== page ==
Next, you will find a new and exciting series, “Essential Elements” by Janet Dwyer. In her new series she will look “at the elements of a photograph that elevate it from ordinary to extraordinary. Aspects such as choice of subject and composition, tonal range, colour, detail, texture, lighting and perspective are familiar techniques used by photographers. Used with intention, these tools give a creative edge to enhancing photographic work.” I am confident you will greatly enjoy this new series.

In THE GALLERY we feature a very special artist this month. We present the work of Kimiko Yoshida, the Japanese-born artist who lives and works in France. Kimiko’s self-portrait series is one of the most personal and evocative bodies of work we have ever presented on these pages. Kimiko describes her work as a ceremony of disappearance.” She says, "Art is above all else the experience of transformation. Transformation is, it seems to me, the ultimate value of my work. Art for me has become a space of shifting metamorphosis." The physical and emotional engagement or rather transformation behind each portrait is unprecedented. Prepare yourself for an unusual visual experience.

Michael Gordon’s article, “The Sum of Influence” follows with a highly personal and retrospective piece about Michael’s path to seeing and finding his ways to where he is as a photographer and a human being. Michael writes, “Author Austin Kleon (Steal Like an Artist) states, ‘You are, in fact, a mashup of what you choose to let into your life. You are the sum of your influences.’ Although I am a life-long naturalist and my works arise entirely from natural objects in wild settings, my consumption of photography spans a much broader gamut: from architecture to still life to war and street photography.” This is an inspiring read and great photography!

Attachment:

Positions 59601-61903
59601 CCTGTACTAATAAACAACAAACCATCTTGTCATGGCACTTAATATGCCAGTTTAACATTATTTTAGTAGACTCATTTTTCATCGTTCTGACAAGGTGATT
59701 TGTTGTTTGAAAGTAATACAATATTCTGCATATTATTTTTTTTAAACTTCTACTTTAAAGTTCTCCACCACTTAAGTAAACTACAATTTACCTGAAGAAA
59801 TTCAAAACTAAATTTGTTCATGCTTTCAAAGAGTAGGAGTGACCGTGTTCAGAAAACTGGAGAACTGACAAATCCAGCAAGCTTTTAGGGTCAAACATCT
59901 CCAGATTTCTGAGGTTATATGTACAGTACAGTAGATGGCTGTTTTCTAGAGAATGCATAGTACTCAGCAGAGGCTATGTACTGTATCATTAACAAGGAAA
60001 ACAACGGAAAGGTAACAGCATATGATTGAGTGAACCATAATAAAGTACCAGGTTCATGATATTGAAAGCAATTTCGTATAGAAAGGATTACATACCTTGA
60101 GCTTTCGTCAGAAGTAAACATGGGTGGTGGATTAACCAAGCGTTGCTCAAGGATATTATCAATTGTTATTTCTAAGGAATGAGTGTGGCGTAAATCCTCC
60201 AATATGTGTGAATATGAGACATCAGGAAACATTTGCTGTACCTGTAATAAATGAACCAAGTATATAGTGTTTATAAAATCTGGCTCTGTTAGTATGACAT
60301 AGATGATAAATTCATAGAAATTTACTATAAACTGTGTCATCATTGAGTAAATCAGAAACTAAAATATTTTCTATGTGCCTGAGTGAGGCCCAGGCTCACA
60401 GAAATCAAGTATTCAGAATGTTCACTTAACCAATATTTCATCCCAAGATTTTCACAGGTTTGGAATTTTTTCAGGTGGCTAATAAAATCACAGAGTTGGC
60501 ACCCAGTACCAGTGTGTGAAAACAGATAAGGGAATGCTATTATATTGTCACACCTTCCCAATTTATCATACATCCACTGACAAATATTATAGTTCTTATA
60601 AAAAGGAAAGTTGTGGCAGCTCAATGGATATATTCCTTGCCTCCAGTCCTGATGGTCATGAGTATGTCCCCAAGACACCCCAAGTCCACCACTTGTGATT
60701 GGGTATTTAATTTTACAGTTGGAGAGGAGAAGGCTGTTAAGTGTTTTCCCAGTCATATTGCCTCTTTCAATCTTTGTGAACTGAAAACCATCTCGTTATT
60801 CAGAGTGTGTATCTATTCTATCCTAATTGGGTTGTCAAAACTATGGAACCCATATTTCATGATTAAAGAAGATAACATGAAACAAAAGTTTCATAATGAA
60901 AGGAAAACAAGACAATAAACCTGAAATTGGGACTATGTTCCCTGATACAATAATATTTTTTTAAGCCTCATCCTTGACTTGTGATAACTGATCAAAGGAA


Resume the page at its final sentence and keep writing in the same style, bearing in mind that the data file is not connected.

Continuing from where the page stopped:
As you flip pages, you will find Zac Henderson’s article, “The Role of the Modern Technical Camera.” Zac writes, “There aren’t many camera types more interesting than the technical camera. Although much has changed in the transition from film to digital, the methodical workflow and extraordinary image quality they produce remains. The modern technical camera is thrust into an improbable position, carrying the flag of classic processes and design while sitting at the forefront of cutting-edge imaging technology. Even the technical camera’s appearance alludes to an elegant blend of old and new. With so many camera options in the marketplace, medium format and otherwise, it is logical to question the role of the modern technical camera and ask what is in store for this strange and uncommon breed of capture device, and why it is still relevant.” I am confident you will find Zac’s article insightful and highly educational.

Whether you shoot medium, full frame or APS-C format, you will find the Medium Format Magazine a must-read for any serious photographer. It contains simply the world’s best photography and editorials.

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Staff member
Great issue and great interview with Burtynsky. Helped me to better appreciate his work.
Thank you Tim. This interview took us a few weeks to arrange, record, transcribe and edit. Three members of our team worked on it but it was so worth it. We really appreciate your support Tim.